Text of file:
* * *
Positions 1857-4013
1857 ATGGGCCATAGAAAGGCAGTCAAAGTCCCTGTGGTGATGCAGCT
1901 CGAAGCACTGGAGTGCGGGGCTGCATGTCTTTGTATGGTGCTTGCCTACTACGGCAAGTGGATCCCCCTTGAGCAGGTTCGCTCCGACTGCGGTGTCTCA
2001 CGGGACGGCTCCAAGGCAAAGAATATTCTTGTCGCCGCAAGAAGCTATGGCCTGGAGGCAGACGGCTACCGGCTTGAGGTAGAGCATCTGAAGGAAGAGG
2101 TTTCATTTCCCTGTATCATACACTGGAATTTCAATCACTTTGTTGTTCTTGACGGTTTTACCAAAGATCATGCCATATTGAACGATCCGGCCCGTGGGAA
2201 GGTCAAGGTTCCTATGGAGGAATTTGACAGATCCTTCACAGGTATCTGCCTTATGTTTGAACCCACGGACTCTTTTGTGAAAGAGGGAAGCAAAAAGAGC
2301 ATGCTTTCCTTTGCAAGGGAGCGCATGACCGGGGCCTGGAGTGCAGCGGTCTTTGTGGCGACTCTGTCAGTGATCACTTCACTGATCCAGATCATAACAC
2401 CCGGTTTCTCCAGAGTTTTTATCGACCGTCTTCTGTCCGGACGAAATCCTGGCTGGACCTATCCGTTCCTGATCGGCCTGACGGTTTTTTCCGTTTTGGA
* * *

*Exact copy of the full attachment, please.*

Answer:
Positions 1857-4013
1857 ATGGGCCATAGAAAGGCAGTCAAAGTCCCTGTGGTGATGCAGCT
1901 CGAAGCACTGGAGTGCGGGGCTGCATGTCTTTGTATGGTGCTTGCCTACTACGGCAAGTGGATCCCCCTTGAGCAGGTTCGCTCCGACTGCGGTGTCTCA
2001 CGGGACGGCTCCAAGGCAAAGAATATTCTTGTCGCCGCAAGAAGCTATGGCCTGGAGGCAGACGGCTACCGGCTTGAGGTAGAGCATCTGAAGGAAGAGG
2101 TTTCATTTCCCTGTATCATACACTGGAATTTCAATCACTTTGTTGTTCTTGACGGTTTTACCAAAGATCATGCCATATTGAACGATCCGGCCCGTGGGAA
2201 GGTCAAGGTTCCTATGGAGGAATTTGACAGATCCTTCACAGGTATCTGCCTTATGTTTGAACCCACGGACTCTTTTGTGAAAGAGGGAAGCAAAAAGAGC
2301 ATGCTTTCCTTTGCAAGGGAGCGCATGACCGGGGCCTGGAGTGCAGCGGTCTTTGTGGCGACTCTGTCAGTGATCACTTCACTGATCCAGATCATAACAC
2401 CCGGTTTCTCCAGAGTTTTTATCGACCGTCTTCTGTCCGGACGAAATCCTGGCTGGACCTATCCGTTCCTGATCGGCCTGACGGTTTTTTCCGTTTTGGA